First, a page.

LOAN CHARGE APPG PUBLISH REPORT THAT EXPOSES FUNDAMENTAL FLAW IN MORSE REVIEW ON THE LOAN CHARGE
Loan Charge APPG publish report that exposes fundamental flaw in Morse Review on the Loan Charge
The All-Party Parliamentary Group on the Loan Charge have today published a comprehensive report which exposes the fundamental flaw in the Government commissioned Morse Review into the Loan Charge. The APPG report follows two witness sessions and written evidence, as well as the APPG contacting and seeking views from all the experts listed in the Morse Review report. Most experts contacted confirmed that they did not agree with the Morse Review conclusion that the “law was clear” after December 2010, which then unravels the key Morse Review recommendation, to leave the Loan Charge in place from this date.
The APPG report exposes how the Treasury commissioned Morse Review came to a flawed and unjustified conclusion which still leaves an estimated 35,000 – 40,000 people facing Loan Charge demands, that they cannot legally challenge, despite it not having been legally proven that the tax is due.
The main conclusion of the Morse Review was that the “law was clear” after December 2010. This is simply not the case in terms of the legislation itself, HMRC’s lack of action or court rulings. What is more, the Review stated that experts agreed on this point, something that has now been exposed as simply not being the case.
The Morse Review, which had restricted terms of reference set by the Treasury, reported in December and made a series of recommendations about how the Loan Charge legislation should be changed. In response, the Loan Charge APPG held evidence sessions and asked a wide range of experts, including all those who were listed as having given input to the Review, for their views on whether the law was clear. The conclusion from the evidence and from further analysis of the Morse report is that the law was certainly not clear. Loan arrangements which people entered into were not covered by the 2010/11 legislative change, which is why advisers, including chartered accountants and chartered tax advisers, were recommending them.
This finding by the APPG therefore undermines the entire justification for the Loan Charge to apply retrospectively to 2010. The Loan Charge APPG have called on the Government to now do the right and obvious thing and to make the Loan Charge prospective, from when the law did become clear, in 2017.
The reasons why the main Morse Review conclusion is wrong (and hence why there is no justification for the Loan Charge to retrospectively apply from 2010) are as follows:
- The 2011 legislation applied to payroll loans made by an employer to an employee, with loans advanced by a third party, but it did NOT say anything about self-employed loan arrangements, loans to company directors or direct loans from an employer.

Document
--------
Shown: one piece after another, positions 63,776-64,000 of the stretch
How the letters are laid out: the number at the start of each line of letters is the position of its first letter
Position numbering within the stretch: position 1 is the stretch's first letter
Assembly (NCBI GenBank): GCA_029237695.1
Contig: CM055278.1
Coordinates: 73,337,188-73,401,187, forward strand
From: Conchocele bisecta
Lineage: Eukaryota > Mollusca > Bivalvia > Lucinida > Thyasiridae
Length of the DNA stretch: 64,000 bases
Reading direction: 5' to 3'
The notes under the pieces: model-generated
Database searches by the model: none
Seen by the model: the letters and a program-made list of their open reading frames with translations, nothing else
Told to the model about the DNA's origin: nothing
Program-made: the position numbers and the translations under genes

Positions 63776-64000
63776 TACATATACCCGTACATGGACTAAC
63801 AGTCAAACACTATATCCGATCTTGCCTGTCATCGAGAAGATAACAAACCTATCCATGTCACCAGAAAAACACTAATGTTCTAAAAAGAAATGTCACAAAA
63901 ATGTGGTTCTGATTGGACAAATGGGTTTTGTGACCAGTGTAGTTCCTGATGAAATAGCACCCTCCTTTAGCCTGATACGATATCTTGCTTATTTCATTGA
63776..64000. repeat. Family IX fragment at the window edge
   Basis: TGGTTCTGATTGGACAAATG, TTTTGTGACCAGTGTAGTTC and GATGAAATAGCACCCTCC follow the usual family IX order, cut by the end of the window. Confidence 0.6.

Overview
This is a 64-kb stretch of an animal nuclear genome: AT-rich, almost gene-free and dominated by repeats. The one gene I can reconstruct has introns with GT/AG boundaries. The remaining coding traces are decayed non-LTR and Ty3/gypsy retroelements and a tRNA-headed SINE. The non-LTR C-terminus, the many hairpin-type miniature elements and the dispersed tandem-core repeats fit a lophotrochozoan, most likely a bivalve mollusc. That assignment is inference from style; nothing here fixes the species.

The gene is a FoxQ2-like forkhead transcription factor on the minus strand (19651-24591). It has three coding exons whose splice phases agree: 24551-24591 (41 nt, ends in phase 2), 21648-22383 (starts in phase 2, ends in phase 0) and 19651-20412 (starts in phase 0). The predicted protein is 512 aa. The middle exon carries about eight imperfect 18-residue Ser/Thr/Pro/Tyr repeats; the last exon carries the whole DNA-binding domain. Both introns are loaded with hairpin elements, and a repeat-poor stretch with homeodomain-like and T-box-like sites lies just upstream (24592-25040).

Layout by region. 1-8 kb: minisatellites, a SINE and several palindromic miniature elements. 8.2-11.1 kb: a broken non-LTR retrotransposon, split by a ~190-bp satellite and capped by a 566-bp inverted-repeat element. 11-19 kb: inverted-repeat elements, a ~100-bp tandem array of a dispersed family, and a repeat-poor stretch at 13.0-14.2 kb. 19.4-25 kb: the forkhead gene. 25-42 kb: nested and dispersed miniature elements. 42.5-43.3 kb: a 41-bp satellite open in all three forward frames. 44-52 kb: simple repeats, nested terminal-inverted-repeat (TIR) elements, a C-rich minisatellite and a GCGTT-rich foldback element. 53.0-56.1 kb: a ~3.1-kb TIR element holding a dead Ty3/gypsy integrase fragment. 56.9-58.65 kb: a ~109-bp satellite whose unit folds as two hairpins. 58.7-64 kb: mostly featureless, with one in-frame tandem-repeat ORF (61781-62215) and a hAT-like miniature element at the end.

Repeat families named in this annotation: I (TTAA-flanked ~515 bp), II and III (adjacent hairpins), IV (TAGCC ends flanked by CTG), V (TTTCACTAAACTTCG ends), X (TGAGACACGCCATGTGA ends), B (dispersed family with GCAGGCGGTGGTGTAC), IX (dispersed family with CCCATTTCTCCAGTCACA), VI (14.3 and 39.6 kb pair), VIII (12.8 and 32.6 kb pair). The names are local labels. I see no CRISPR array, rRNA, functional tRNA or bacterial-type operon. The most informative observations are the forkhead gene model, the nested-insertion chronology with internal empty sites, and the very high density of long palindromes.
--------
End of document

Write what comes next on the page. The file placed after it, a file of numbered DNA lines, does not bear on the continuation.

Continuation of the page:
- Many arrangements that were sold and entered into by people post December 2010 were not covered by the 2010 law. This is why advisers (including from chartered accountants and chartered tax advisers) recommended them.
- The Morse Review claims that experts agreed that the law was clear. However, this is actually not the case. The Loan Charge APPG consulted the same experts who are named in the Morse review and they largely disagreed with the conclusion about the December 2010 cut-off date.
- The law was actually not made clear until the Finance Act 2017 which retrospectively changed the legislation to include those categories of payroll loans that had not been covered by the original 2011 legislation. The whole point of the Government changing the law at this stage was to cover those arrangements that had not been covered by the 2011 legislation.
- HMRC were aware – and made clear to Government – that the 2011 legislation missed many types of arrangements. This is documented in a December 2016 Technical Note from HMRC.
- There are NO court rulings to support HMRC’s view that self-employed loans or direct loans are subject to the 2011 legislation introduced in 2010 and passed in 2011. In fact, HMRC’s position even with regard to pre-2010 employed loans from a third parties was not supported by the courts until at least 2015, with the final ruling on the Rangers case only being handed down by the Supreme Court in 2017 – and which found an employer to be liable for the tax due, not an employee.
- As well as it not being correct that the 2011 legislation made the law clear, HMRC certainly did not make it clear to taxpayers that payroll loan arrangements were deemed by HMRC to be unacceptable and could be subject to tax. The Morse Review even states that HMRC’s communications focused on tax professionals until at least 2014 via their ‘Spotlight’ online articles which had a very limited audience (c. 500 readers).
The Morse Review conclusion that the Loan Charge is justified because the law was clear and people must have, or should have, known this is simply wrong. The law was not clear even after 2010 for many, perhaps all, post-2010 loan arrangements, hence the additional legislation which was passed in 2017. The Loan Charge APPG are calling for the Government to the right thing and to make the Loan Charge prospective, only applying it to loans taken out after the 2017 legislation had been passed.